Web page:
New York Gov. Andrew Cuomo has declared a state of emergency for four Hudson Valley counties as the state begins to recover from Tuesday’s storm that saw winds and rain take down trees and utility lines throughout the area.
At a press conference in Putnam Valley on Wednesday, Cuomo issued the state of emergency for Putnam, Dutchess, Orange and Sullivan Counties, including the deployment of 125 members of the New York National Guard to assist local communities with recovery efforts.
According to Cuomo, “thousands of state and local personnel are already working hand in hand with pre-deployed equipment to clear transportation corridors of debris and assess damage throughout the affected areas.”
A travel advisory has also been put into effect for the Wednesday evening commute in order to allow recovery workers to do their jobs safely.
While in Putnam Valley, where he was joined by Putnam County Executive MaryEllen Odell, Cuomo surveyed damage to a home and conducted a press conference. You can see a video of the press conference here.
Several roads throughout the Hudson Valley remain closed as crews attempt to remove downed trees, power lines and debris in roadways. The New York State Department of Transportation has employed 75 excavators, four bulldozers, 20 graders, 17 vacuum trucks with sewer jets, 12 water pumps, 1,441 large dump trucks, 318 large loaders, 15 tree crew bucket trucks, 79 chippers, 57 traffic signal trucks, and 13 water tankers to assist with worker’s efforts, Cuomo said.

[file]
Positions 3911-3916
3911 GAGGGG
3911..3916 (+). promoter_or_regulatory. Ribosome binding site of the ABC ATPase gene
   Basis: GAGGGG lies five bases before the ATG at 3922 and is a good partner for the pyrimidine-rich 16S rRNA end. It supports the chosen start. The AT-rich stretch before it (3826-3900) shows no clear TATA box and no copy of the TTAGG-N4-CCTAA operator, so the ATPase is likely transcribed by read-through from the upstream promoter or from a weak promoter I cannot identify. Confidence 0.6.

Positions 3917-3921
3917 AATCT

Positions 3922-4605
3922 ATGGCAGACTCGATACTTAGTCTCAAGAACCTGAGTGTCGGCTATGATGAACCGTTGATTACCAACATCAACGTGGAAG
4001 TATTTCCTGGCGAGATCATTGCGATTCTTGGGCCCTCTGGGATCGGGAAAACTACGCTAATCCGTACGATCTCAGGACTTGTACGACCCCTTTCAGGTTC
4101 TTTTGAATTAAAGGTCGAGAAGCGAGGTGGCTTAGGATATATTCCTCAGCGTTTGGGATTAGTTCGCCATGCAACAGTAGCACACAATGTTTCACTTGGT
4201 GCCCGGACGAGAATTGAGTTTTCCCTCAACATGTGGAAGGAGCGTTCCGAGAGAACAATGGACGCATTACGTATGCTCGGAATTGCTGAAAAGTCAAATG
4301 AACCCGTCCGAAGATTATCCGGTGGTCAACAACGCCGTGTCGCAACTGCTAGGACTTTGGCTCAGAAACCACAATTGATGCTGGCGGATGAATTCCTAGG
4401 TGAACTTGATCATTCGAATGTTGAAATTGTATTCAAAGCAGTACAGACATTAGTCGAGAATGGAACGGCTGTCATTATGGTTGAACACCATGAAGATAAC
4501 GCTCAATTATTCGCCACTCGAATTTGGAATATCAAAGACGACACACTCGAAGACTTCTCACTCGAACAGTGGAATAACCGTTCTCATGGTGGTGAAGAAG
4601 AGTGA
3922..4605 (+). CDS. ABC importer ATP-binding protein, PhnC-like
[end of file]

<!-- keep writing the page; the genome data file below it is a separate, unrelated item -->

"New York has once again withstood the fury of Mother Nature and now is the time for the state and our local partners to get communities throughout the Mid-Hudson region up and running again," Cuomo said. "Driving and accessing roadways may still be difficult and I encourage all drivers to stay off the roads in order for our crews to get our roadways clear and safe as soon as possible."
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